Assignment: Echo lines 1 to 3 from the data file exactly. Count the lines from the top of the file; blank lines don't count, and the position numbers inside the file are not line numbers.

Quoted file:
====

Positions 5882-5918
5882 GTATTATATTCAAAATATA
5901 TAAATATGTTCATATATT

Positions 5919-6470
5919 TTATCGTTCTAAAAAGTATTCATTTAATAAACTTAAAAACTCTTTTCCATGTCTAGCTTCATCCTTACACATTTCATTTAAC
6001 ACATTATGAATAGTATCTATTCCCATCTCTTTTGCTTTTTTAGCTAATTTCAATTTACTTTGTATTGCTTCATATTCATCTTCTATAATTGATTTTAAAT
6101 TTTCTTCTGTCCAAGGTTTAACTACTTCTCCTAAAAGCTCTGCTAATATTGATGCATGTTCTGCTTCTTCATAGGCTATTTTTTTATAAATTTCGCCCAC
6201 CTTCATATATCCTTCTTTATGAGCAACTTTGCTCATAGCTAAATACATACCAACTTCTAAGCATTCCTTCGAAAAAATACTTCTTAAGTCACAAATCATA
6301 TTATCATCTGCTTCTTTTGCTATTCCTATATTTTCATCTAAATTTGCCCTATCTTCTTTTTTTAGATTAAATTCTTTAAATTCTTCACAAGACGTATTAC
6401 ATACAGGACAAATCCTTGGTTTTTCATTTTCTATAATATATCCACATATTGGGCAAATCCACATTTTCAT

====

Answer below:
Positions 5882-5918
5882 GTATTATATTCAAAATATA
5901 TAAATATGTTCATATATT